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Priceless: The Case That Brought Down The Visa/MasterCard Bank Cartel

The largest federal antitrust settlement in U.S. history – with a ground-breaking settlement of $3.4 billion – began with a shocking conversation overheard at a New York restaurant. Priceless: The Case That Brought Down The Visa/MasterCard Bank Cartel, by author and lead counsel Lloyd Constantine, is a riveting non-fiction triumphant David and Goliath legal drama that captivates until the very last page. This fast-paced tale pits Constantine’s boutique law firm, representing America’s merchants, against the all-powerful credit card cartel of Visa and MasterCard. The high stakes litigation put his entire career at risk eventually crushing the monopoly and ended the cartel’s stranglehold on retailers, saving merchants and consumers upwards of $87 billion.

The Visa Check/MasterMoney Antitrust Litigation began when clothing retailer The Limited approached Constantine to argue that Visa and MasterCard’s monopoly and outrageous fees constituted antitrust violations. The Limited tried to recruit other merchants but met with negative responses and all were unwilling to take on the giants Visa and MasterCard. The tables turned when Wal-Mart’s request for a fee reduction was rudely rebuffed by the cartel – and soon joined Constantine’s crusade along with others including Sears Roebuck, Circuit City and Safeway with five million stores soon following. Willing to risk losing absolutely everything, Constantine took the case on a contingency basis.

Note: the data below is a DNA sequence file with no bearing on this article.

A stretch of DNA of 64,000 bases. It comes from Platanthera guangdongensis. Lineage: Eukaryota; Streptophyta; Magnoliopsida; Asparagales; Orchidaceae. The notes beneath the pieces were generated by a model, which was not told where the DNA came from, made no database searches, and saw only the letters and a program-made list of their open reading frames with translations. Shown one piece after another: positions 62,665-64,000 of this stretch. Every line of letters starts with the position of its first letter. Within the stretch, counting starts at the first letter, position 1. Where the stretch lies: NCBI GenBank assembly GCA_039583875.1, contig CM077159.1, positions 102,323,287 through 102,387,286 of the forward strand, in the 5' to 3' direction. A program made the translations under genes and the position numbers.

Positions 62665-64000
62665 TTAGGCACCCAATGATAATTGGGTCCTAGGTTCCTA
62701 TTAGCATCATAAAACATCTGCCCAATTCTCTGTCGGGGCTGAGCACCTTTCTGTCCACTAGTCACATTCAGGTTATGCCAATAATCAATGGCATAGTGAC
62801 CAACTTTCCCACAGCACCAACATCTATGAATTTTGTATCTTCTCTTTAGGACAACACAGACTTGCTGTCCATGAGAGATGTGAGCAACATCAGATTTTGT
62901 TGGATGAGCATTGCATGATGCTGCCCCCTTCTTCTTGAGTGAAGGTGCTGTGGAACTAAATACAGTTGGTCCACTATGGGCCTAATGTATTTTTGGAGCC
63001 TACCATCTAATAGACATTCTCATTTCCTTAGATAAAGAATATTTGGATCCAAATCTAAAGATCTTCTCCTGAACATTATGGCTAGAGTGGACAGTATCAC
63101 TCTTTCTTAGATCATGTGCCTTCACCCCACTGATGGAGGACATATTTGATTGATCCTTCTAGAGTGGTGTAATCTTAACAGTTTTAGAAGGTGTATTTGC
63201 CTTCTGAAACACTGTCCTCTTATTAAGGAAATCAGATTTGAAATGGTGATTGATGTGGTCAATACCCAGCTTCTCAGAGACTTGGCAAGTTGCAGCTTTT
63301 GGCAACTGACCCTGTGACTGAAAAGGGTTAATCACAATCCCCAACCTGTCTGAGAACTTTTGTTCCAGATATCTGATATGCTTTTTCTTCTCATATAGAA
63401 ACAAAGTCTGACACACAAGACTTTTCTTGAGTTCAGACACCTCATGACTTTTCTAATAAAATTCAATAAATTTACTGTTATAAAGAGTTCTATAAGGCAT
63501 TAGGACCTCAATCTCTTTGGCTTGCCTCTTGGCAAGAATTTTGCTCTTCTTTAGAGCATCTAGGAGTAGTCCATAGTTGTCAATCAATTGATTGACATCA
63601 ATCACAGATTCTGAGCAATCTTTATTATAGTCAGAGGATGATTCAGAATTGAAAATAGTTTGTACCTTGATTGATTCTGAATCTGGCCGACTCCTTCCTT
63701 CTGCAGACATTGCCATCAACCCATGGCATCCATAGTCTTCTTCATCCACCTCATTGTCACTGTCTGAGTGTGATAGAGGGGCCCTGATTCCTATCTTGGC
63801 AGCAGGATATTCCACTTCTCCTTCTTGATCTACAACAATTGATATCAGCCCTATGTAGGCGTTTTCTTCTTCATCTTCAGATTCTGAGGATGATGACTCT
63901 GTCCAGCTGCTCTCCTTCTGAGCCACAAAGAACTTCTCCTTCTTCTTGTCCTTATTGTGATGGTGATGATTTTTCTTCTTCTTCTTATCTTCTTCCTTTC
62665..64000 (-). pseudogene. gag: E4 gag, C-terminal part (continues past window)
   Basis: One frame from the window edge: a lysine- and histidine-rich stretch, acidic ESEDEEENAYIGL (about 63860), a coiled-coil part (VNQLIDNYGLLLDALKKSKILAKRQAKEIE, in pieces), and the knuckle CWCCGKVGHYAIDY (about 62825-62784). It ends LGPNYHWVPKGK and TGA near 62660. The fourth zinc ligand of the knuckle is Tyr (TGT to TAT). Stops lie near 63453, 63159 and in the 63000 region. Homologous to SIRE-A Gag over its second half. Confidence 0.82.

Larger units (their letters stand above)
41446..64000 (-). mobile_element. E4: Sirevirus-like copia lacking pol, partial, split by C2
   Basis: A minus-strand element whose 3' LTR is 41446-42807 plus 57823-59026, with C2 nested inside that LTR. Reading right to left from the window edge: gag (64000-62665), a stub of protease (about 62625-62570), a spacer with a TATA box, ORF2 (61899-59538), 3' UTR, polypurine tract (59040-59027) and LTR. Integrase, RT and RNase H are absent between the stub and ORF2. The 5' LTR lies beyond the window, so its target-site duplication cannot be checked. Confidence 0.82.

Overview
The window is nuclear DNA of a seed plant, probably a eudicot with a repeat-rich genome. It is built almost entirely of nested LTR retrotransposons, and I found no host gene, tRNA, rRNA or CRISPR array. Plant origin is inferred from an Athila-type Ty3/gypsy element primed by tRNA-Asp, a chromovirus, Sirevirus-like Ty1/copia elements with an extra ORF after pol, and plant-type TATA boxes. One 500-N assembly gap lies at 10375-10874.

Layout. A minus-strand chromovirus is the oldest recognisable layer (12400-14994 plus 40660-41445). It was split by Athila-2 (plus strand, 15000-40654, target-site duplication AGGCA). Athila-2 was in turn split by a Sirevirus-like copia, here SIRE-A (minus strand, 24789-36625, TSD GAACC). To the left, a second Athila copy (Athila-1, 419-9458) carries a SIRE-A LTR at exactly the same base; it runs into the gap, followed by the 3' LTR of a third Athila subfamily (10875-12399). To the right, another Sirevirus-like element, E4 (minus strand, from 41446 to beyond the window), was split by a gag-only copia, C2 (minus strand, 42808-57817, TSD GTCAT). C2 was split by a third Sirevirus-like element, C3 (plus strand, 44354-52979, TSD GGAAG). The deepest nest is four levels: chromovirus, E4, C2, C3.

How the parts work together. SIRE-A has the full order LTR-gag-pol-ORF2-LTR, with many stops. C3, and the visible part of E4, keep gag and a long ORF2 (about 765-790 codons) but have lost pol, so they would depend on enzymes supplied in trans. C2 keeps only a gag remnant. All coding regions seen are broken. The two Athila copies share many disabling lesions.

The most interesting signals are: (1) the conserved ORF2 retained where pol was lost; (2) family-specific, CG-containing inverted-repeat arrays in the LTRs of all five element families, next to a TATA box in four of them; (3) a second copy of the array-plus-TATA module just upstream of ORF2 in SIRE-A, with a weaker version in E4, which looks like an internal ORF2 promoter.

Priceless rips open the case to show the inner workings and the seamy underbelly of credit card companies, bringing to light the anti-consumer practices of Visa and MasterCard. The book reveals the failures of government agencies, which created companies “too big to fail” and permitted the abusive credit practices, now at the core of our current economic recession.

Constantine took on a decade-long struggle during the prime of his career that led his little firm twice to the U.S. Supreme Court until Judge John Gleason virtually imprisoned both sides at the settlement table the week before the trial began to hammer out a settlement that would be in the best interests of merchants, consumers and the American economy.

Lloyd Constantine, a graduate of Williams College and Columbia Law School, was Assistant Attorney General of Antitrust for New York State from 1980-1991. As Chair of the Antitrust Task Force of the National Association of Attorneys General from 1985-1989, he began a movement that led to uniform antitrust enforcement guidelines. In 1994 he opened a boutique antitrust specialty firm – Constantine & Partners, later Constantine Canon. His political involvements, including serving as senior advisor in the Spitzer administration, precluded him from telling this story until now.